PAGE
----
Invitation to argue
Tracey was enjoying a peaceful lunch with a group of friends when suddenly one of them chose to unleash a five-minute rant on the state of the economy. In complete disagreement with everything she was hearing, she started to feel a slight sense of emotional discomfort and began to formulate a list of reasons why her friend was wrong. As soon as the rant was over, Tracey chose to insert her rightness into the conversation in an effort to set her friend straight. What ensued was a competitive match of verbal Ping-Pong, which ultimately ended in a draw.
When she returned to her workplace, Tracey realized that the residual anger was still very present and that it was increasingly difficult to focus on her work. What started as a wonderful day full of positive emotions had now transformed into a day of mental distress.
Can you relate to Tracey’s story? Have you ever chosen to partake in an argument for the sake of proving the other person wrong, only to end up with heightened levels of frustration and anger?
As you know, arguments rarely end up in a win-win fashion. The biggest reason for this is the presence of strong emotions which greatly influence our tone of voice and delivery. What we fail to realize; however, is that these emotions are a direct result of our thinking. In the example above, Tracey was more than likely thinking – Oh, she is so wrong. I can’t believe she is saying this. The nature of these thoughts led to feelings of aggression, which then influenced her tone and delivery when responding to her friend. It’s likely that Tracey would attribute her anger to the friend for starting the argument, thus feeling justified for this unwanted emotion. In other words, her friend was the one who ruined her day.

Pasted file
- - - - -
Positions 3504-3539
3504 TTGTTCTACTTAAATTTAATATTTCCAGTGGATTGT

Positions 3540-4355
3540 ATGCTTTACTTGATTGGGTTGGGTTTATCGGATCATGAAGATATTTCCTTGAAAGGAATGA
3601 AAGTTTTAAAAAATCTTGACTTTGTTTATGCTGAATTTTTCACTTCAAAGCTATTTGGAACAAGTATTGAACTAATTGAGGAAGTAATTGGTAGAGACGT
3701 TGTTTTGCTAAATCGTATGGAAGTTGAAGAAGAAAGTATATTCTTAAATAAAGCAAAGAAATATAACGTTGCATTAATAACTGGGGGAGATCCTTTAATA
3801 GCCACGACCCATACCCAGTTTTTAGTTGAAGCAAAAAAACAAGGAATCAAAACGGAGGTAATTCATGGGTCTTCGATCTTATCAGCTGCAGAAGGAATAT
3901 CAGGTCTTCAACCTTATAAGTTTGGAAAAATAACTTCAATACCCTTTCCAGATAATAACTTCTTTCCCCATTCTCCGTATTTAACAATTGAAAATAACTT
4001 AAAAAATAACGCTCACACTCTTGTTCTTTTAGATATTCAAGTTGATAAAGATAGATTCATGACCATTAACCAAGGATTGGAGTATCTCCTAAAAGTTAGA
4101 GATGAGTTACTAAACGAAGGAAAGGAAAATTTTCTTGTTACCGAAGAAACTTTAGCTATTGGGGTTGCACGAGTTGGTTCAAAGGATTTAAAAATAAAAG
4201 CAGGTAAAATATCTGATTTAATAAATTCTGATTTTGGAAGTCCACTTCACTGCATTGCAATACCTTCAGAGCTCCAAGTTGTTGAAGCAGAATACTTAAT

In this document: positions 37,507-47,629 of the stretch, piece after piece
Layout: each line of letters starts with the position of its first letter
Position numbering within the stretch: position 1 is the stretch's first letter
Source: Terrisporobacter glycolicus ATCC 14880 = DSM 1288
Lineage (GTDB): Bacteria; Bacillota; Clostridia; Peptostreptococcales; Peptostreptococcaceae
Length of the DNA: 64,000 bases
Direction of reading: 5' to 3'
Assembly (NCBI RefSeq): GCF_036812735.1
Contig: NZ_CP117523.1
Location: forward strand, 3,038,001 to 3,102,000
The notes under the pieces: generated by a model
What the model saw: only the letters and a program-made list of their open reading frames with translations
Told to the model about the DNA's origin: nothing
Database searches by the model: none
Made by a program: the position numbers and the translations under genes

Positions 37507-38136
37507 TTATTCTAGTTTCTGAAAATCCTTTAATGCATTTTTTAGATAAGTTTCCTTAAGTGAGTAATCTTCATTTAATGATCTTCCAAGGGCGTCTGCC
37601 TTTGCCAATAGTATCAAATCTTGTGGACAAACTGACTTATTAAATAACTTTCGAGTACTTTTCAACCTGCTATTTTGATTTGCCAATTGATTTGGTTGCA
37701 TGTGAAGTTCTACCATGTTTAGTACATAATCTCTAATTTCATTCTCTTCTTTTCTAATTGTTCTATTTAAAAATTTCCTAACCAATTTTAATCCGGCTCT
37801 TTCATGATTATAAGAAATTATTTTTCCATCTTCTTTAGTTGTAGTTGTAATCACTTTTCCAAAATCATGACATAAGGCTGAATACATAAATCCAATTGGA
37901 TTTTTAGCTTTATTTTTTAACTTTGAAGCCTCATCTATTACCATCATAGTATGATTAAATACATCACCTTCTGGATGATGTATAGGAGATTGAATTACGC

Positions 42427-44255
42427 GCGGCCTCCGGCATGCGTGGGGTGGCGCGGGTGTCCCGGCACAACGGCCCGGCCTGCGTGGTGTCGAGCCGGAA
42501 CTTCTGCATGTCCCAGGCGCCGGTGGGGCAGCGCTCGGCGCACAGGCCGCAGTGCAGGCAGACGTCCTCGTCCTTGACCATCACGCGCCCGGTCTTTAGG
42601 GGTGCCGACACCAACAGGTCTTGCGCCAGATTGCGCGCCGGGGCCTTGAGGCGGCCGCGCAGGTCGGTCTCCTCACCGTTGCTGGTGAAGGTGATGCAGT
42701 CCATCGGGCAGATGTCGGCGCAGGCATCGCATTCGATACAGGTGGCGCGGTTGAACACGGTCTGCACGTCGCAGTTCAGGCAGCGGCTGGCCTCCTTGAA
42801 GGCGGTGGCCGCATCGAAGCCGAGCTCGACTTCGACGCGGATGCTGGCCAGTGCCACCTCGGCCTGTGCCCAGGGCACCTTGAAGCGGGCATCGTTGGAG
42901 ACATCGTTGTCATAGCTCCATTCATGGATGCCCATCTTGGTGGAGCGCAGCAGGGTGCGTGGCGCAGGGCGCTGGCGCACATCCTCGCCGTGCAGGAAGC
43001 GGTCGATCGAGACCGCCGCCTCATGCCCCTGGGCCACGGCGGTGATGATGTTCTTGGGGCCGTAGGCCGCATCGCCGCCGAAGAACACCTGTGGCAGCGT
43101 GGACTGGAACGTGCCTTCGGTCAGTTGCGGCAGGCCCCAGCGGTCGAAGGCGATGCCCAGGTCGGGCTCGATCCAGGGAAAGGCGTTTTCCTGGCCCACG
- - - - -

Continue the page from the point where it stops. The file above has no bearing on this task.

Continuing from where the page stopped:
Now imagine that Tracey was back at lunch with that same group of friends the very next day. Within minutes, another rant ensues, this time it’s about the unfair nature of the company’s salary structure. Once again, Tracey starts to formulate her response in her head, ready to go mano-a-mano for the second day in a row. This time; however, she replaces her aggressive thoughts with an entirely new way of thinking. Instead of taking the I’m right, she’s wrong approach, she decides to use her curious/creative lens and says to herself – I wonder why she thinks this way? Maybe she received a less than stellar performance review and this is her way of venting. Unlike the feelings of anger and frustration from the day before, she now feels peaceful and content. She returns to work and has a very productive day.
What was the primary difference between the two scenarios? Every argument begins with an indirect invitation to partake in the festivities. In the first scenario, Tracey gladly accepted the invitation to argue and as a result ended up with unwelcome emotions. In the second scenario, armed with an awareness of her thoughts, she chose to be curious and ultimately declined the invitation to argue.
The next time you find yourself ready to play verbal Ping-Pong, consider the following question – Is it worth accepting this invitation?